So, there’s me thinking I’ll find some web-site and it will be a piece of cake. A bit of cut and pasting here, a couple of links there…
It already sounds more difficult than I thought! Anything so complicated that it needs to be written in intials (HTML CSS etc.) gives me the heebie-jeebies, so this is going to be a very interesting process!

I don’t have any specific questions at the moment, I am mulling things over, trying to figure out where to start.

In answer to some of your questions: I am the librarian at an elementary school. I have looked online and some schools have beautiful web-sites for their libraries. So I thought I would have a play around buillding one for us, then show the powers-that-be and if they like it, we could put it on the school web-site. That would, I assume, take care of the server/domain issues.

Building the site will be for me, because I would like to learn how! However, it will also be for use by teachers, students and parents, so there is the professional aspect. My ultimate goal would be to have a user friendly site.
Thing is, I can’t really publish it without the school’s permission, so I need a way to build on without putting it on-line until the admin give me the ok.

I will get a copy of html for dummies, or at least spend a happy hour on amazon searching for similar books.

I will also have a look at the links you have all suggested.

Thanks so much for your time folks! I may be back…

The argument goes that tables were never designed for formatting an entire page, they were designed for “tabular data”, that is a grid like a spreadsheet. So if you were making a calendar, or a table of contents in clear columns and rows, that is what you should use a table for, and not for keeping your menu to the left and your header at the top.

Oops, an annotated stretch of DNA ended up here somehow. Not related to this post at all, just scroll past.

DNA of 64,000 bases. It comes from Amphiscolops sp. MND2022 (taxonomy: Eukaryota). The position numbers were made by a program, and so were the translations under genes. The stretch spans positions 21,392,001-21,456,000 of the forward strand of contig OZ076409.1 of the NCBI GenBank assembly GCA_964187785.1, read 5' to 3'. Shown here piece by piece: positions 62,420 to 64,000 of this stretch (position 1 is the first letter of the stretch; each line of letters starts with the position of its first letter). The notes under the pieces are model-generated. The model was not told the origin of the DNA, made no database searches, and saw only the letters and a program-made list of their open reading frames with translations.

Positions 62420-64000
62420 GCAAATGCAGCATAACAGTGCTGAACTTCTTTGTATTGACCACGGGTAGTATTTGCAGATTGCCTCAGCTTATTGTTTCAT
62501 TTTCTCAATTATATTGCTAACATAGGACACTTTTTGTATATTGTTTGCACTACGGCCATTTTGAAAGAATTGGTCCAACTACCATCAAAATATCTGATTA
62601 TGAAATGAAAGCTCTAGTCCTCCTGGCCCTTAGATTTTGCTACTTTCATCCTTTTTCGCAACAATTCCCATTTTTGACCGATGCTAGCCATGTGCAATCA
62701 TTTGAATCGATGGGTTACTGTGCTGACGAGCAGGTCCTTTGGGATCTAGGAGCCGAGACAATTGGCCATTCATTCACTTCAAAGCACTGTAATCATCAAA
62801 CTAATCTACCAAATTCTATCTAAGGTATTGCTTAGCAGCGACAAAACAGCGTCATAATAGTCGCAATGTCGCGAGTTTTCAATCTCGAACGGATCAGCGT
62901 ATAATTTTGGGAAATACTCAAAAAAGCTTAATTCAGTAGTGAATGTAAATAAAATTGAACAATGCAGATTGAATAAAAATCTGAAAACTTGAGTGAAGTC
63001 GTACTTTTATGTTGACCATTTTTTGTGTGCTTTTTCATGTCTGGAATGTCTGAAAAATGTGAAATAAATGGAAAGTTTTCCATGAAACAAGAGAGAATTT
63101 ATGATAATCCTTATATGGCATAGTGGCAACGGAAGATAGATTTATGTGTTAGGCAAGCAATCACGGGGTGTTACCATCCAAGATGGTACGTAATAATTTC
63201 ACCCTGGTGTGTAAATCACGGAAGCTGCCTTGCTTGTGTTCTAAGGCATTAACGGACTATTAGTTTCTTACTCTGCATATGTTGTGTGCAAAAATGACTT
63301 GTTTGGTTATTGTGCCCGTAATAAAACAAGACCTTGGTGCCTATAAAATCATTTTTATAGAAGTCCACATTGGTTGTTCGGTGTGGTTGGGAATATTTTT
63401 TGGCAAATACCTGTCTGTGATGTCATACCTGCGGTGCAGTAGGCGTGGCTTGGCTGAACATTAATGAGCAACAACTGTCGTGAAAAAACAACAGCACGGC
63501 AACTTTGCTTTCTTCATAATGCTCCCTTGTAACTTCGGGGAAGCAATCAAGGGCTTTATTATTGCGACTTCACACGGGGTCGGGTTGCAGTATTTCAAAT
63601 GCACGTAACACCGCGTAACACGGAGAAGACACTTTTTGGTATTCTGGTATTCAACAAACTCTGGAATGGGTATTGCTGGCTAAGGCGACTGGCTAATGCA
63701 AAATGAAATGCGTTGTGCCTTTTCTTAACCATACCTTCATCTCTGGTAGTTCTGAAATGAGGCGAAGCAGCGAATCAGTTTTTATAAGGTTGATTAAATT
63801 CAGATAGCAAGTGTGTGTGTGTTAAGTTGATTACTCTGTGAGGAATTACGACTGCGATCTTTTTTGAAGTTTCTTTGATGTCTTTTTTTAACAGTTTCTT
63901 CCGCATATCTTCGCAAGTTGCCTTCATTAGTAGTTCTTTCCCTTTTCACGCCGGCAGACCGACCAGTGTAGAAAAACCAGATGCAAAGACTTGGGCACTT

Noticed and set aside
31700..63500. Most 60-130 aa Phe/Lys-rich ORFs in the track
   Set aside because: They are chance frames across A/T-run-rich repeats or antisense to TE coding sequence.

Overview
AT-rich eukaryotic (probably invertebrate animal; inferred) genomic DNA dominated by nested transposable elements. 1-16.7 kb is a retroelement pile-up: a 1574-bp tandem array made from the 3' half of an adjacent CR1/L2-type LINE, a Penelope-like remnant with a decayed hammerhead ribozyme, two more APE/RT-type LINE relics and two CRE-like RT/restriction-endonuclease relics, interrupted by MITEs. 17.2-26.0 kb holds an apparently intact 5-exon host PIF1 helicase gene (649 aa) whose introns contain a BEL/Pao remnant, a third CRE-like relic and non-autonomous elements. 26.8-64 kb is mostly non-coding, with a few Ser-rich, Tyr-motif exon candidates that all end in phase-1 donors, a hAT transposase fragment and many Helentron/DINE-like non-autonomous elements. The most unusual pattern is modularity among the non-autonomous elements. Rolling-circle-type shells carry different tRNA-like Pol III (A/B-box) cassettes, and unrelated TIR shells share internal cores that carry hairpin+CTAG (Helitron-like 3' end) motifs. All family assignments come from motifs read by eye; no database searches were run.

The way to format a page should be using CSS, via DIVs and other block level elements.

The benefits of this more correct way include:
[li]Able to rearrange the design of the page across the entire site just by altering the CSS values, and not needing to touch the HTML at all[/li][li]Tables load in a very awkward way, with information inside ‘nested’ tables appearing last, instead of being drawn as they appear in HTML order[/li][li]Nested tables also are a problem for Search Engines to determine which text is significant[/li][li]A lot of other nerdy reasons that are somewhat anal retentive, but are probably worth paying attention to[/li][/ul]

The benefits of using tables for page formatting include:
[li]They work, and make sense[/li][li]You can affect vertical height a lot more reliably[/li][li]Column height is consistent across a row, so each cell shares a bottom or a top or a side if you need them to[/li][li]They’re fast to create, and are easy to follow in the code[/li][li]The size of DIV tags is not consistent across browsers. See the IE Box Model problem[/li][/ul]

Learning to format a page without using tables is a good idea, but it can be frustrating when that’s what you’re used to, and the reasons to do it can seem frivolous. But once you’ve figured it out, it’s worth the effort, as it does make certain other CSS features work better, and one day in the not too distant future it will be the default way to design anyway.

Up until these few paragraphs, we were on the same page. But these paragraphs contain nothing but inaccuracies.